Newsroom > DHHS News Release
FOR IMMEDIATE RELEASE
August 25, 2009
Jeanne Atkinson, Communications and Legislative Services, (402) 471-8287
Volunteer Work-Therapy Program at the Grand Island Veterans’ Home is Updated
Lincoln - A volunteer work-therapy program at the Grand Island Veterans’ Home (GIVH) is being revamped to focus on meaningful activities that give therapeutic benefits to members of the Home in a safe and secure environment.
“We’re expanding the choices for members who want to do volunteer work-therapy jobs and eliminating any that might be considered dangerous,” said Alex Willford, administrator of the Home, which is part of the Department of Health and Human Services. “This will allow the Home to continue to meet federal requirements after a deficiency regarding providing a safe environment was noted in a recent survey.”
Staff worked very closely with the Veterans Health Administration, the Licensure Unit in the DHHS Division of Public Health, the State Ombudsman, and representatives from the Department of Labor to modify this program so it complies with all regulatory requirements governing the Grand Island Veterans Home.
Approximately 25 members currently volunteer for this program. Members want to be involved for the enjoyment of the work itself, and to earn a little extra spending money. Staff appreciate their assistance, too, Willford said.
Members can choose from 21 possible work-therapy job tasks in various departments including activities, dietary, office, facilities, housekeeping and maintenance. Under the updated policy, staff will more directly supervise members to ensure their safety, and will be able to observe and document members’ ability to perform these tasks. Members were notified of the proposed changes in a special meeting, and again at a recent Member Council meeting.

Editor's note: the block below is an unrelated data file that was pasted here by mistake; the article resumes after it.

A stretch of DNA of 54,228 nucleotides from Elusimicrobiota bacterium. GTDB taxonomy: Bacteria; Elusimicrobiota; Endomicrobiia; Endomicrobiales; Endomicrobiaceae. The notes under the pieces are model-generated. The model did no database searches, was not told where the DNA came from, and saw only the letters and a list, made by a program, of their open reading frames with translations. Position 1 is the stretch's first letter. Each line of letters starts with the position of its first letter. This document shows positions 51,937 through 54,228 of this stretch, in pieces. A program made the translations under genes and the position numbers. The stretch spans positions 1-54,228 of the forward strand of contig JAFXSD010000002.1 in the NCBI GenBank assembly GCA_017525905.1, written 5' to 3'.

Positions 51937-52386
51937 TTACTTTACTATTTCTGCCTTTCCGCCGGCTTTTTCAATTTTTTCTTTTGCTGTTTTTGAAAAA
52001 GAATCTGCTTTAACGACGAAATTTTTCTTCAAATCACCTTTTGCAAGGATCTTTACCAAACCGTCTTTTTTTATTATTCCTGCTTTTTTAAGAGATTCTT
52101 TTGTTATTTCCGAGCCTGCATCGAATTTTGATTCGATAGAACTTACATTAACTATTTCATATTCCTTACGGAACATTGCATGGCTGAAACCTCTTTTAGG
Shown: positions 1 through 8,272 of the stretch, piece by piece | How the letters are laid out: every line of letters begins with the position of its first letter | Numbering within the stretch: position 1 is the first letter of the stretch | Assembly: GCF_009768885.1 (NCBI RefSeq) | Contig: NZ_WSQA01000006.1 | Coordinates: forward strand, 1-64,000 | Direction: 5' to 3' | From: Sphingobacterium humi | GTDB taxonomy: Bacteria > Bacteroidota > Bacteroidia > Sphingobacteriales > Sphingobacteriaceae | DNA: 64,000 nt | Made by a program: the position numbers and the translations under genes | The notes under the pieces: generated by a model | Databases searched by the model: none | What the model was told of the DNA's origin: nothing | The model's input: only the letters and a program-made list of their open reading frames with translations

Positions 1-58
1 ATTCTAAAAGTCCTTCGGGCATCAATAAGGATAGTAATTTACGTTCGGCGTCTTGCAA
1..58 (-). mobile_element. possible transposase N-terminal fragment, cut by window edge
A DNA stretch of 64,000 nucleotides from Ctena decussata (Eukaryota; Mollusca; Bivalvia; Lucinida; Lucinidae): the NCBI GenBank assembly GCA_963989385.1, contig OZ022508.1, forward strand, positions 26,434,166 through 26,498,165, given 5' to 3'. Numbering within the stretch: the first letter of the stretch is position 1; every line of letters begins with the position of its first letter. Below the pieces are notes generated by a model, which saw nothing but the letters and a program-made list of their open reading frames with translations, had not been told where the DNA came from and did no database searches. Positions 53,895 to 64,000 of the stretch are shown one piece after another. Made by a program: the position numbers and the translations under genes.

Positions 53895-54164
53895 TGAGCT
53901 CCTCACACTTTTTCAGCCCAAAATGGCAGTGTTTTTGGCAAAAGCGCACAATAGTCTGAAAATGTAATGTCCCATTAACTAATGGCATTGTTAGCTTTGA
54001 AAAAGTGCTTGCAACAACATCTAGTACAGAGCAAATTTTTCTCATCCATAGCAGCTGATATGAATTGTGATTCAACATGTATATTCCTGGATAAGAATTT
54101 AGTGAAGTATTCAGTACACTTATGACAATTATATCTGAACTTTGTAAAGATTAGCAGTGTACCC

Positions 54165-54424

Members must have a health assessment completed by GIVH’s staff physicians to determine if they are capable of completing the desired tasks. Approved tasks are then included in each member’s daily care plan.
“We’re reducing the hours that members volunteer from a maximum of 40 hours per week to no more than 25 hours per week,” said Willford. “We want to make sure they have the time to pursue and enjoy other interests and hobbies, too.”
John Hilgert, director of the Division of Veterans’ Homes in DHHS, said that the work-therapy program reflects the more than 100 years of service to veterans at the Grand Island Veterans’ Home.
“You can see the historical link from the days when soldiers and sailors would be responsible for helping to grow their own food, to today, where numerous work-therapy opportunities are provided to members,” Hilgert said. “Those opportunities contribute to the quality of life of those who call the facility home, and they are provided in a dignified, safe manner.”